Pacific Giant Salamanders: Dicamptodontidae
Behavior And Reproduction
Adult Pacific giant salamanders are active at night, but sometimes they are found walking by day in dark, moist forests. Large Pacific giant salamanders can be aggressive, head butting and tail-lashing one another and inflicting severe bites to defend themselves from predators. Adult Pacific giant salamanders bark sharply, but scientists do not know why they make this sound.
Scientists are not sure how Pacific giant salamanders mate. They do know that the males place sacs of sperm on land and that fertilization (FUR-teh-lih-ZAY-shun), the joining of egg and sperm to start development, takes place inside the female's body. The females lay eggs one at a time in groups of eighty or more under large rocks and logs. The fertilized (FUR-teh-lyzed) eggs develop slowly, and hatching does not occur for many weeks. Newly hatched larvae probably do not feed for several weeks. Metamorphosis takes at least two years and sometimes as long as four years. Some Pacific giant salamanders do not go through metamorphosis; they keep the body forms they have as larvae. However, their reproductive organs mature, and they can breed.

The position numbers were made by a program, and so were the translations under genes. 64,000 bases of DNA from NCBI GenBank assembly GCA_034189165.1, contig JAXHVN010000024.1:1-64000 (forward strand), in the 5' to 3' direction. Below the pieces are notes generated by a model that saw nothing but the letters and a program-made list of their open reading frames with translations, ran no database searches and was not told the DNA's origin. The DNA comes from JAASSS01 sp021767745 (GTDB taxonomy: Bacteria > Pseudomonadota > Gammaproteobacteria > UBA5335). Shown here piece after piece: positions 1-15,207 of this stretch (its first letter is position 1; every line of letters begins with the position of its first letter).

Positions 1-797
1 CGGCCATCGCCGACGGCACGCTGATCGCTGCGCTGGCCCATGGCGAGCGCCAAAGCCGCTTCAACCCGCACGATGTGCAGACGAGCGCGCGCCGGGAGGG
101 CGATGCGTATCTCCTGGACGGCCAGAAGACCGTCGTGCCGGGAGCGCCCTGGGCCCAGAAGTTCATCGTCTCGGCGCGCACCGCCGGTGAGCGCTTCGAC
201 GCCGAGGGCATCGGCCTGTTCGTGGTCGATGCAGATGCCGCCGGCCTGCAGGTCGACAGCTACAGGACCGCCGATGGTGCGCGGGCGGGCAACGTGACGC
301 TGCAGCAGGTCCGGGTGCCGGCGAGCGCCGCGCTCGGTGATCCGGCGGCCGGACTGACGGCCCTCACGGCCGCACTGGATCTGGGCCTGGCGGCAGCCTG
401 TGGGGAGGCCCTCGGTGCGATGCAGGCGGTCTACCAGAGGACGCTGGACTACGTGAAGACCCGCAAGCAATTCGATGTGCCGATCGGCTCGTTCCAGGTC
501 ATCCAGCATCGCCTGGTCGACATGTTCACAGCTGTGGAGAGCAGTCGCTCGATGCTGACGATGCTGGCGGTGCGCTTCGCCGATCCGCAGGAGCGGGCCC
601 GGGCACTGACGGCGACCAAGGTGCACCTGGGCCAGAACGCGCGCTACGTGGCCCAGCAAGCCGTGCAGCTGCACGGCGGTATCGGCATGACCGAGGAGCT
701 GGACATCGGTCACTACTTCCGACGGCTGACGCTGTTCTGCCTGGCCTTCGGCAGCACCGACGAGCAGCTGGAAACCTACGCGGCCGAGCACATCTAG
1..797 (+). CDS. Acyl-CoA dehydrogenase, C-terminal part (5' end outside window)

- Pacific Giant Salamanders: Dicamptodontidae - Conservation Status
- Pacific Giant Salamanders: Dicamptodontidae - Diet
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Animal Life ResourceAmphibiansPacific Giant Salamanders: Dicamptodontidae - Physical Characteristics, Geographic Range, Diet, Behavior And Reproduction, Conservation Status, Coastal Giant Salamander (dicamptodon Tenebrosus): Species Account - HABITAT, PACIFIC GIANT SALAMANDERS AND PEO